There can never be excess of spiritualism as it is what sets the soul free by delving in questions deeper than what meets vision. Thiruvananthapuram is among such places where individuals go looking for answers that do not let them rest. The capital city of Kerala is a welcome respite with its greenery, beaches, mountain ranges of Western Ghats, history, culture; and most importantly the escape it gives to the troubled spirits in the form of ambience it sets forth. After all, when Mahatma Gandhi coated it as 'Evergreen city of India', it wasn't for nothing.
As the name breaks into Thiru-anantha-puram, it comes to mean 'City of Lord of Anantha' where Lord of Anantha refers to Sri Padmanabhaswamy; a temple of the deity is so prominent an attraction that it presence seems to be embossed above all. But this is just one of the many places where spiritual and religious craving can be satiated. At the coasts where Arabian Sea and Rivers like Killi and Karamana flaunts with the land of the city, one can sit and give in to the urge of introspection as well as retrospection.
Having a long trysts will the foreigners who came through the route of sea, Thiruvananthapuram is not new to the trade. King Solomon is believed to have landed here in the 11th century for the sandalwood, spices, etc. The city almost always remained separated culturally and politically with Kerala, ruled by Ayrs first and Venad later. Eventually, in 18th century Marthanda Varma contributed to development of the city as Travancore followed by some of the major changes in 19th century which could be said as its golden era. Social and political changes underwent greatly agitated times during 20th century when Travancore became one of the place for meetings for Indian Freedom Struggles.
As far as the history of the temple which lends its name to the city of Thiruvananthapuram is concerned, the antiquity made its past vague enough that eyes of present could not exactly deal with it. Even after that, one legend from the ancient palm leaf scripture "Ananthasayana Mahatmya" has survived to reach petty ears. It tells about a Tulu Brahmin Sage Diwakar, a devout follower of Lord Vishnu to have started rituals associated with the temple by offering raw mango in coconut. Lord Vishnu is said to have tested the patience of the sage in an angelic child form by playing pranks which lately angered Brahmin until he really understood to have been the fortunate one witnessing the Lord himself. The child-god ran away only to reveal His true identity. The day was followed by the reinstallation of the idol in the 950th year of Kaliyuga but the priesthood of the temple is continued by the Tulu Brahmins only.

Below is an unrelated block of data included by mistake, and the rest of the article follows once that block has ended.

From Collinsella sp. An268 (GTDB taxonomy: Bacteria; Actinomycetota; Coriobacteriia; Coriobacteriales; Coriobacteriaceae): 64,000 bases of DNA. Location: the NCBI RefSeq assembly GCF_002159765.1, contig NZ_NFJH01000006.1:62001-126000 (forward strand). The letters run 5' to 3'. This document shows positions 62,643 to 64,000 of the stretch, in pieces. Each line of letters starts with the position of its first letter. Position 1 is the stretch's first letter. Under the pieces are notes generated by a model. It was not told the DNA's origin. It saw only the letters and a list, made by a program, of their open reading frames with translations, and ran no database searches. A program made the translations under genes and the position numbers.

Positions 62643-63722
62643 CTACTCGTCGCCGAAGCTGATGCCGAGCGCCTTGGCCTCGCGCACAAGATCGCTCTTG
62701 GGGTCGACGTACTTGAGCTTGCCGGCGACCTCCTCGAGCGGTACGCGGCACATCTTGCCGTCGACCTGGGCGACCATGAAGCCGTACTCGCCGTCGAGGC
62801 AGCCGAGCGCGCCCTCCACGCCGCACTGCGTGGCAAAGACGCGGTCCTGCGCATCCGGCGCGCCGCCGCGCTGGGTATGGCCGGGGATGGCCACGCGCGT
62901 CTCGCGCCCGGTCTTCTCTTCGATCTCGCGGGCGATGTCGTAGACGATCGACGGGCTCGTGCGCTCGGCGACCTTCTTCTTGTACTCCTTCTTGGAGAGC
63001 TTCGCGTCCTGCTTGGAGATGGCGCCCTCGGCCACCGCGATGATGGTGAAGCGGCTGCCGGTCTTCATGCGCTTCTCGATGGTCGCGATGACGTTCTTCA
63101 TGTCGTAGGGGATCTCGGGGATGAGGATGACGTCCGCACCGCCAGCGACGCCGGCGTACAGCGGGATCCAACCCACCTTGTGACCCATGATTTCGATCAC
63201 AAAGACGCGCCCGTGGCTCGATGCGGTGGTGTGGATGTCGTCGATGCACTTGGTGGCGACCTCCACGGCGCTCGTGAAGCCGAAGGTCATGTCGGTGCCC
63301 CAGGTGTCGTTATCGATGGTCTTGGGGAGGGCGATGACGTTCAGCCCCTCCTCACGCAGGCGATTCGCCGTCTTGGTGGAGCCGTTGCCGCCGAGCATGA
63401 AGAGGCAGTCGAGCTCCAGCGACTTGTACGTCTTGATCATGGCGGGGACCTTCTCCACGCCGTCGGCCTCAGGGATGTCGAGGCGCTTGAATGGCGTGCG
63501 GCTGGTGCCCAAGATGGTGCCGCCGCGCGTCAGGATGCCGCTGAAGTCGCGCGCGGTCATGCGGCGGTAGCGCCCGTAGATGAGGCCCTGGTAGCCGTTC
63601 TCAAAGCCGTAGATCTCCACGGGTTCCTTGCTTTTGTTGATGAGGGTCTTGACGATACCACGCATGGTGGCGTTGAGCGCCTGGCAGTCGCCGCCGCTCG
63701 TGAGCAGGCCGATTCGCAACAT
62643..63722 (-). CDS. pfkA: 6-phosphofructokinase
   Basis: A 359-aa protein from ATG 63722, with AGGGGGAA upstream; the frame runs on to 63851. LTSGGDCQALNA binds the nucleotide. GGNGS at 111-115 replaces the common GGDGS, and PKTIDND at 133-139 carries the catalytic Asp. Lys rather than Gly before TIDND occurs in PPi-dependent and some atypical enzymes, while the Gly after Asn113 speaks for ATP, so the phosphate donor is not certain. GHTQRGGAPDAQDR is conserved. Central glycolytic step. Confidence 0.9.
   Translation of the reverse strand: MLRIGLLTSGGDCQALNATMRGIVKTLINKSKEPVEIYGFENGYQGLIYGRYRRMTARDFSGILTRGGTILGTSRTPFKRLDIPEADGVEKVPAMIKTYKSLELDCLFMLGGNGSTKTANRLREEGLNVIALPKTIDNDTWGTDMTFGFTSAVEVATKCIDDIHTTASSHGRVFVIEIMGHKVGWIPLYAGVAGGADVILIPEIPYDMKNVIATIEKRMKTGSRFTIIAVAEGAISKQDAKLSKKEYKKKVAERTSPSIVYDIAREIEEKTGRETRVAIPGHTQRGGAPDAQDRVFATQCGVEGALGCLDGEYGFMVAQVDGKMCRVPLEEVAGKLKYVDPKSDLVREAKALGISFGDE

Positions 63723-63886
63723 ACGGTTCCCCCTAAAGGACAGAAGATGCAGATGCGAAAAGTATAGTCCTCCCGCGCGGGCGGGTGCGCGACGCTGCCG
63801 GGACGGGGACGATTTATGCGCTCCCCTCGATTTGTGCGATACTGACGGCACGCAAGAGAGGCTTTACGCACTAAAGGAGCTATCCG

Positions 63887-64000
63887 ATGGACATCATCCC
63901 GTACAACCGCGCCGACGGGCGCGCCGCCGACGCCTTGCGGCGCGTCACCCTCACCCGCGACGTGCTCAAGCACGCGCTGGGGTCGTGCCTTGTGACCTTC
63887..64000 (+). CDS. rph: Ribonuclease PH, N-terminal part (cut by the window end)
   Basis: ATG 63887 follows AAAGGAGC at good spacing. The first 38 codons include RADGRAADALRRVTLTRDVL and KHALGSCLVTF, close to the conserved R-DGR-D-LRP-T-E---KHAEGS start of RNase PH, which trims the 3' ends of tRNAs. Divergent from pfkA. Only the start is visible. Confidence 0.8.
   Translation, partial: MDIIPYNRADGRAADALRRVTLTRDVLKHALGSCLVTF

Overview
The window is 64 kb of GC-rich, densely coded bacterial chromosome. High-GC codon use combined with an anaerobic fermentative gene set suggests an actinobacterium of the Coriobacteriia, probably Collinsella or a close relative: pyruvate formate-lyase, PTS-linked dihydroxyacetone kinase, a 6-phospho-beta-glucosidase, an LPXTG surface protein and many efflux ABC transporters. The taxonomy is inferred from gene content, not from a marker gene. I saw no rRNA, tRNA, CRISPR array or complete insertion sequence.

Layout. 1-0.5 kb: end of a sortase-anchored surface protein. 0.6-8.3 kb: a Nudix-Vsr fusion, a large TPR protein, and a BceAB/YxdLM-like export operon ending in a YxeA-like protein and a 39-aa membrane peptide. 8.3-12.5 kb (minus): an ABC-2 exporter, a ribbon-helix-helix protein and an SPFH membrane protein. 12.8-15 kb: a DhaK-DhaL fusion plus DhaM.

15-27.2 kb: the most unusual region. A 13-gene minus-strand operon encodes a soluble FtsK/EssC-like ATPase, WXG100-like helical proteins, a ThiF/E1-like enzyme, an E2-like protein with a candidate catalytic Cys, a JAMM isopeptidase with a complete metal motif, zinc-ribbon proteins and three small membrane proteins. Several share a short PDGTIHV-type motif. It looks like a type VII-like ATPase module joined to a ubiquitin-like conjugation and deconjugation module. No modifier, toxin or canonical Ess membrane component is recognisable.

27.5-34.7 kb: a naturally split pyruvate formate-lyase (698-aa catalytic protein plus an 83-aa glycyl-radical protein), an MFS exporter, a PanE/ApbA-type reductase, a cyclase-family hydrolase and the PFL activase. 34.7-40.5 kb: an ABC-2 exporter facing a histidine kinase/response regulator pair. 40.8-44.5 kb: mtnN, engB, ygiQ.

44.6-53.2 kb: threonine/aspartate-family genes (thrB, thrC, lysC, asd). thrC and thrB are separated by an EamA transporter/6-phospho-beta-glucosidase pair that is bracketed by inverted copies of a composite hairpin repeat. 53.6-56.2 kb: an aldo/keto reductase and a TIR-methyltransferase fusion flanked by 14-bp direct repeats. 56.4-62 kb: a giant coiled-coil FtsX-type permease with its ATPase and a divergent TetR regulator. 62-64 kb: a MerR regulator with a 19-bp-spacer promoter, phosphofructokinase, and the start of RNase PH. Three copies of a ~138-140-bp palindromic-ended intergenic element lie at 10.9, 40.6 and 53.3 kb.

Best time to visit: Round the year
Language: Malayalam, Tamil, English
Sri Padmanabhaswamy Temple: Padmanabha is the name of the serpent god on which Lord Vishnu reclines whose length is infinite or 'Anantha'. Swami of Padmanabha simply refers to the Lord of the Infinite Serpent God. The temple is listed as the richest in the world with six treasure alcoves holding precious stones and metals. The idol of the deity is made of 12000 shaligrams chosen from Gandaki River in Nepal.
Beaches: The beach towns of Varkala and Kovalam are located around 25 Km from the capital city so pilgrims and tourists can make use the opportunity to explores beaches like Hawa, Lighthouse, Samudra, Shankumugham, Varkala, etc.
Zoological Park: India's first park to display animals as is the current norm is in the form of well laid garden. Many animals have been brought from different part of India and outside the country as well. A nice break for children and adults could be found at boating club inside.
The Kanakakunnu Palace: Travancore King got it built displaying the rich architectural heritage of the place for the purpose of royal wedding ceremonies and other festivals. Nearby is the Napier's Museum and Observatory, hence making a quick visit to all at once is pretty natural.
The Napier's Museum: Gothic and indo-gothic structures are the first striking feature of the place which catches the attention even if the people might not actually name them as they are. The governor of Madras Lord Napier got it established in 1855 finishing in 1880 as a magnum opus. Observatory nearby can also be visited in addition to the museum.
By Air: Thiruvananthapuram International Airport is only 10 Km away from active city area and thus the fastest way.
By Train: Being a main junction, Thiruvananthapuram station serves different cities and towns of the country including Jammu, Delhi, Mumbai, Chennai, etc.
By Road: Most of the South Indian cities along with some other cities towards north are very well connected to Thiruvananthapuram and it often acts as a changing juncture for journey going farther south of India.